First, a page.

Typically breweries source their water from wells, though lakes and rivers can be used as well. Also breweries may use tap water and filter and adjust components as they see fit

The first region known for having great water was the Nada-Gogō in Hyogo Prefecture. A particular water source called “Miyamizu” was found to produce high quality sake and attracted many producers to the region. To this day Hyogo has the most sake brewers of any prefecture.

 

The main mash then ferments, at approximately 15-20 degree Celsius for 2–3 weeks. With high-grade sake, fermentation is deliberately slowed by lowering the temperature to 10 °C or less. Unlike malt for beer, rice for sake does not contain the amylase necessary for converting starch to sugar and so it must undergo a process of multiple fermentation. The addition of A. oryzae provides the necessary amylases, gluco amylases, and proteases to hydrolyse the nutrients of the rice to support the growth of the yeast. In sake production these two processes take place at the same time rather than in separate steps, so sake is said to be made by multiple parallel fermentation.

After fermentation, sake is extracted from the solid mixtures through a filtration process. For some types of sake, a small amount of distilled alcohol, called brewer’s alcohol, is added before pressing in order to extract flavours and aromas that would otherwise remain behind in the solids. In cheap sake, a large amount of brewer’s alcohol might be added to increase the volume of sake produced. Next, the remaining lees (a fine sediment) are removed, and the sake is carbon filtered and pasteurised. The sake is allowed to rest and mature and then usually diluted with water to lower the alcohol content from around 20% to 15% or so, before finally being bottled.

 

Moromi

Sake can be flavoured and given specific tastes, such as peach, cherry, plum, apple and raspberry are some of the flavours that I could find for sale. There are also descriptions that are included on the Sake bottles for more information:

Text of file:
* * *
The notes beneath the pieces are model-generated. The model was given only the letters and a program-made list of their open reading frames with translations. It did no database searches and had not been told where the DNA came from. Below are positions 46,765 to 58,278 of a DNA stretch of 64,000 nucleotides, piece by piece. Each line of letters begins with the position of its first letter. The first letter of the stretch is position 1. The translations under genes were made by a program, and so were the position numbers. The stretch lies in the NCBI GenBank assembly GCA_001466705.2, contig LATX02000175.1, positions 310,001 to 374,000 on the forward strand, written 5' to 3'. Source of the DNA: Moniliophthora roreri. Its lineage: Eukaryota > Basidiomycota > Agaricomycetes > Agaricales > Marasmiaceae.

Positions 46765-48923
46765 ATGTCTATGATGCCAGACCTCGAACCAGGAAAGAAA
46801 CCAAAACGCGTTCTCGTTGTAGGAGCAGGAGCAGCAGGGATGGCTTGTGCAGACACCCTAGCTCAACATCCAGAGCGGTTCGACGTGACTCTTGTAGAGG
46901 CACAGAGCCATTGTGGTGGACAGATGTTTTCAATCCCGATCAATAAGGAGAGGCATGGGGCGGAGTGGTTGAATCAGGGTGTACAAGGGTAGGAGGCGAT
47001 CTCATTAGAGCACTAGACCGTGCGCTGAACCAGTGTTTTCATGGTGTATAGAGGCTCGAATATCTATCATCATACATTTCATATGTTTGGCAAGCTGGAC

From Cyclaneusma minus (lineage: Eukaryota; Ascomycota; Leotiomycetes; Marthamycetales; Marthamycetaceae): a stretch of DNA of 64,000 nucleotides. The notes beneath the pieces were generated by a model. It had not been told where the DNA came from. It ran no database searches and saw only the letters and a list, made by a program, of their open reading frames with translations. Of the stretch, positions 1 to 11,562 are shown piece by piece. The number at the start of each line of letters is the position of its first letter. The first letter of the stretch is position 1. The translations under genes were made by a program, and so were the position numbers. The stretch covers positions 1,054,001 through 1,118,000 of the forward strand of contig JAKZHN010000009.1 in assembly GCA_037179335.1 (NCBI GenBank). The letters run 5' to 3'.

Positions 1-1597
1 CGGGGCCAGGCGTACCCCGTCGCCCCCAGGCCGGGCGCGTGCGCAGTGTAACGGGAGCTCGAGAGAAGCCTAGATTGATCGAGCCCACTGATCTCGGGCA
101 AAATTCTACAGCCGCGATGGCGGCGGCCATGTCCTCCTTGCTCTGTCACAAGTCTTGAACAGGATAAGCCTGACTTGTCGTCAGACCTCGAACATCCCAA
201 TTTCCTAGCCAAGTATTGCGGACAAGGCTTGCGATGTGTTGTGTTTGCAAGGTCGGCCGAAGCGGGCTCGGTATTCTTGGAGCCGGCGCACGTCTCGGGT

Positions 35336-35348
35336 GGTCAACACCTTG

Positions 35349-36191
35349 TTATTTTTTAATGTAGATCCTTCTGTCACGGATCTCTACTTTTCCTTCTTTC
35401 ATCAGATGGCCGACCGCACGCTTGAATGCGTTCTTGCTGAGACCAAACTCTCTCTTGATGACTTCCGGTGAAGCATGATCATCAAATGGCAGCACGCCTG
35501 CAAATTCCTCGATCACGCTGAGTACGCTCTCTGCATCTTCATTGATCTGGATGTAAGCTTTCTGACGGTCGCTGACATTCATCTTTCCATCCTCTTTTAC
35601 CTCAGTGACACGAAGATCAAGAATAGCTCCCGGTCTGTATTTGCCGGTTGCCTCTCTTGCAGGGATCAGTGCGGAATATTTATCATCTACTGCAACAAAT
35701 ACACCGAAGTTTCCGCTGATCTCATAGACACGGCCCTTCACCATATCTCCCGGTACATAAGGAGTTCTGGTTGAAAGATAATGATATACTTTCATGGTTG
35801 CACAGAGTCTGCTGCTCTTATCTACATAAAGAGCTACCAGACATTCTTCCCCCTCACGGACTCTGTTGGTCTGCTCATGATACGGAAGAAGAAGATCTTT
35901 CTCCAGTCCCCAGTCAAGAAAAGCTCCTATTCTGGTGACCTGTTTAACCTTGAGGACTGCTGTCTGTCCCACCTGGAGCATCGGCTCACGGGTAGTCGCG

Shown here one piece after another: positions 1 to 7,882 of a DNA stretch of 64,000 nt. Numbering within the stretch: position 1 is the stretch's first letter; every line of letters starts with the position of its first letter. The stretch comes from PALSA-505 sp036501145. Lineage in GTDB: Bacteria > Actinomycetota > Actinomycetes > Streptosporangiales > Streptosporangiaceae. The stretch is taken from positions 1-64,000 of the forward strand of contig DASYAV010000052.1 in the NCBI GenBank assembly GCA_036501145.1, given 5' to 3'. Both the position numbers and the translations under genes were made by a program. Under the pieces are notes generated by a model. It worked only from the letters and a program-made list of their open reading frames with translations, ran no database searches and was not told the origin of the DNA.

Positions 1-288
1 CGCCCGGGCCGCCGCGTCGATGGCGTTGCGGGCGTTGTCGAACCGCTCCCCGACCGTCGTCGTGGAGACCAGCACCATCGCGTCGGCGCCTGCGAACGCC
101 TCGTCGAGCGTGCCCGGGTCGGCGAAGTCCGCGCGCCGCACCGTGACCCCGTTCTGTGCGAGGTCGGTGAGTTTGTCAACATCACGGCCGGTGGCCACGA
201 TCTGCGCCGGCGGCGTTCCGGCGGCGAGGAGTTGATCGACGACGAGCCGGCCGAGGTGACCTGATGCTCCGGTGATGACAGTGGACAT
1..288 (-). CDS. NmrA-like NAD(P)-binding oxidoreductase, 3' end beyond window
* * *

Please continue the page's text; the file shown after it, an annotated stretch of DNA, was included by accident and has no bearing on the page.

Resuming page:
Nihonshu-do = The sugar and alcohol content

San-do = Acid content

Aminosan-do = Savouriness

 

There are 4 main types of Sake with characteristics and a serving temperature.

Ginjo – light, fragrent and complex – served old

Daiginjo – full bodied and fragrent – served chilled

Honjozo – small amount of additional alcohol – served room temperature

Junmai – pure Sake with no additional starches/sugars – served warm

 

 

http://en.wikipedia.org/wiki/Sake

http://www.sake-world.com/html/how-sake-is-made.html

http://www.telegraph.co.uk/news/worldnews/asia/japan/3537838/Chinese-companies-move-in-on-Japans-ailing-sake-industry.html

Advertisements

Leave a Reply

Fill in your details below or click an icon to log in:

WordPress.com Logo

You are commenting using your WordPress.com account. Log Out / Change )

Twitter picture

You are commenting using your Twitter account. Log Out / Change )

Facebook photo

You are commenting using your Facebook account. Log Out / Change )

Google+ photo

You are commenting using your Google+ account. Log Out / Change )

Connecting to %s

%d bloggers like this: